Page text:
ISSN: 1363-951X

Keywords

Article
Publication date: 21 November 2023

Chander Mohan Gupta, Petter Gottschalk and Maryam Kamaei

This paper aims to understand the involvement of women in white-collar crime (WCC) also referred to as pink-collar crimes. WCC is present around the globe and has created a word…

Abstract

Purpose

This paper aims to understand the involvement of women in white-collar crime (WCC) also referred to as pink-collar crimes. WCC is present around the globe and has created a word for itself.

Design/methodology/approach

The paper is designed by studying the WCC in the area of Iran, Portugal, Norway, India and the USA.

Findings

The paper attempts to move beyond the traditional perspectives of emancipation versus focal concern, which argue that less inequality will increase women involvement in WCC versus women socializing into accepting responsibilities for social concerns by caring for others.

Research limitations/implications

As the data is restricted, this study is based on the limited data available on the internet.

Originality/value

This paper is an original work of the authors.

Details

Journal of Financial Crime, vol. ahead-of-print no. ahead-of-print
Type: Research Article
ISSN: 1359-0790

Keywords

Article
Publication date: 28 November 2022

Maryam Kamaei and Petter Gottschalk

The purpose of this study is to compare women committing pink-collar and red-collar crimes in Iran. In the current study, the pink-collar crime, studying murder by women as…

Abstract

Purpose

The purpose of this study is to compare women committing pink-collar and red-collar crimes in Iran. In the current study, the pink-collar crime, studying murder by women as red-collar criminals and the root of “pink-collar crime” is considered the related terms.

Design/methodology/approach

Descriptive analytical method is used in this article.

Findings

It was previously thought that white-collar crime has no victim, and it is not necessary to imprison the criminal or consider other punishments. There is no recognized solution for such crimes, as opposed to the legislature and the government’s efforts, and therefore, consumers, government, employees, companies and executives cannot realize these crimes or be aware of them. Unfortunately, recognizing red-collar crimes is impossible using the old, outdated set of laws, and new laws are required. The phenomenon of white- and red-collar crime is endless and must always be in the attention of society to prevent its dangerous consequences for the community.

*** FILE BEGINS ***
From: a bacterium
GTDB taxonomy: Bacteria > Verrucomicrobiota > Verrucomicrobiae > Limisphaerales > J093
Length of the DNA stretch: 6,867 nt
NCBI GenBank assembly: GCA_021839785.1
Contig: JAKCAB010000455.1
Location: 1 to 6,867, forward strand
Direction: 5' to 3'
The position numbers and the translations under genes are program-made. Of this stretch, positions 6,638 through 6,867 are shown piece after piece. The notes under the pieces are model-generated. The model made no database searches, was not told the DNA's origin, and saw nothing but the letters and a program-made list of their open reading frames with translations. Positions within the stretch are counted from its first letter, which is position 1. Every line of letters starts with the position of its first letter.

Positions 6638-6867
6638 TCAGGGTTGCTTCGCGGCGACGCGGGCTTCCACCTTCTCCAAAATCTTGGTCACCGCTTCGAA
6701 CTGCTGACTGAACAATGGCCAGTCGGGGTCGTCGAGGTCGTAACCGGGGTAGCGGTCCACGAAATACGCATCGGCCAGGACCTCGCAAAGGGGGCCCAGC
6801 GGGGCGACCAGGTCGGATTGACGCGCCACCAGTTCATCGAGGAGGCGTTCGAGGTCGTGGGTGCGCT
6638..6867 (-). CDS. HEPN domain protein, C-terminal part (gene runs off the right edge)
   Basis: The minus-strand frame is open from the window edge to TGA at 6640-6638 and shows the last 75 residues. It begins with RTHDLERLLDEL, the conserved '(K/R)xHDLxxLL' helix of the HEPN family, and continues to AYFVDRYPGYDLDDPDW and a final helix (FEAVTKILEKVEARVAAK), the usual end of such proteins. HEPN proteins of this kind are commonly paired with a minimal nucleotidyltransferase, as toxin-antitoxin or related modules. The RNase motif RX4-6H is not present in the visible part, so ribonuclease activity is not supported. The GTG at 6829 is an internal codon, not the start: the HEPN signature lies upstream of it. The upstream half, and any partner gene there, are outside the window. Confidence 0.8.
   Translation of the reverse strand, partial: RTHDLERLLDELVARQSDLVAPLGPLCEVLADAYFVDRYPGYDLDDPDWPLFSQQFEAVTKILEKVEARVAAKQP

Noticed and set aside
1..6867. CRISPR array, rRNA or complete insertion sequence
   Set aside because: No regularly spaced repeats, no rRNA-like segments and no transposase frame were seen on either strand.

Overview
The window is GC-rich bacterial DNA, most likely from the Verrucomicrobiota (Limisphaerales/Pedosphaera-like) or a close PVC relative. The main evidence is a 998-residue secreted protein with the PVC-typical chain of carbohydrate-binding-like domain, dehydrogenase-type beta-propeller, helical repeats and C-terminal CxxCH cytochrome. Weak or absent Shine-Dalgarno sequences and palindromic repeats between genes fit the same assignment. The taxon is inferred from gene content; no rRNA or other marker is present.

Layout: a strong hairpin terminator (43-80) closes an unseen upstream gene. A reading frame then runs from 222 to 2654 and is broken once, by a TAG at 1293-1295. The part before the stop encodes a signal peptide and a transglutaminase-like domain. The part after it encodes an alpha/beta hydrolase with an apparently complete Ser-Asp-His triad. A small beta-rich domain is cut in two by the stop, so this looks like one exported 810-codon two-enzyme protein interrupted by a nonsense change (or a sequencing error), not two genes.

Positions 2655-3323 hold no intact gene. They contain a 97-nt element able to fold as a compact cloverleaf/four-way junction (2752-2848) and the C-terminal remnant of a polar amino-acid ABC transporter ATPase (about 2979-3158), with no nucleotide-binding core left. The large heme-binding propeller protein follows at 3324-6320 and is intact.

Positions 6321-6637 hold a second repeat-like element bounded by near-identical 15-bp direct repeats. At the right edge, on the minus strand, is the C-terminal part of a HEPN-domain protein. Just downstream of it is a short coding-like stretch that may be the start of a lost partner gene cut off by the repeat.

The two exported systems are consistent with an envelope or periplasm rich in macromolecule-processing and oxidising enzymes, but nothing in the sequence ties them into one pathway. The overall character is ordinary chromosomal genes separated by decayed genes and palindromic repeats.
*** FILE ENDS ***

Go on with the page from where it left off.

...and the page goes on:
Originality/value

This article is original and has been submitted only to this journal and has not been submitted to another journal at the same time.

Details

Journal of Financial Crime, vol. 30 no. 6
Type: Research Article
ISSN: 1359-0790

Keywords

Article
Publication date: 1 October 2003

Petter Gottschalk and Vijay K. Khandelwal

Information technology support for knowledge management can be classified into four categories of knowledge management technology projects. The first category of projects is…

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Abstract

Information technology support for knowledge management can be classified into four categories of knowledge management technology projects. The first category of projects is concerned with end user tools that are made available to knowledge workers, the second category is information about who knows what, the third category is information from knowledge workers, and the final category is information systems solving knowledge problems. This paper reports results from an empirical study of law firms in Australia. While current projects in most firms were concerned with end user tools, few firms had projects storing information about who knows what, some firms were storing what they know, and few firms were implementing systems solving knowledge problems. Discriminant analysis indicates that firm size in terms of number of lawyers and IT department size in terms of number of IT personnel are significant determinants of category of knowledge management technology projects in each firm.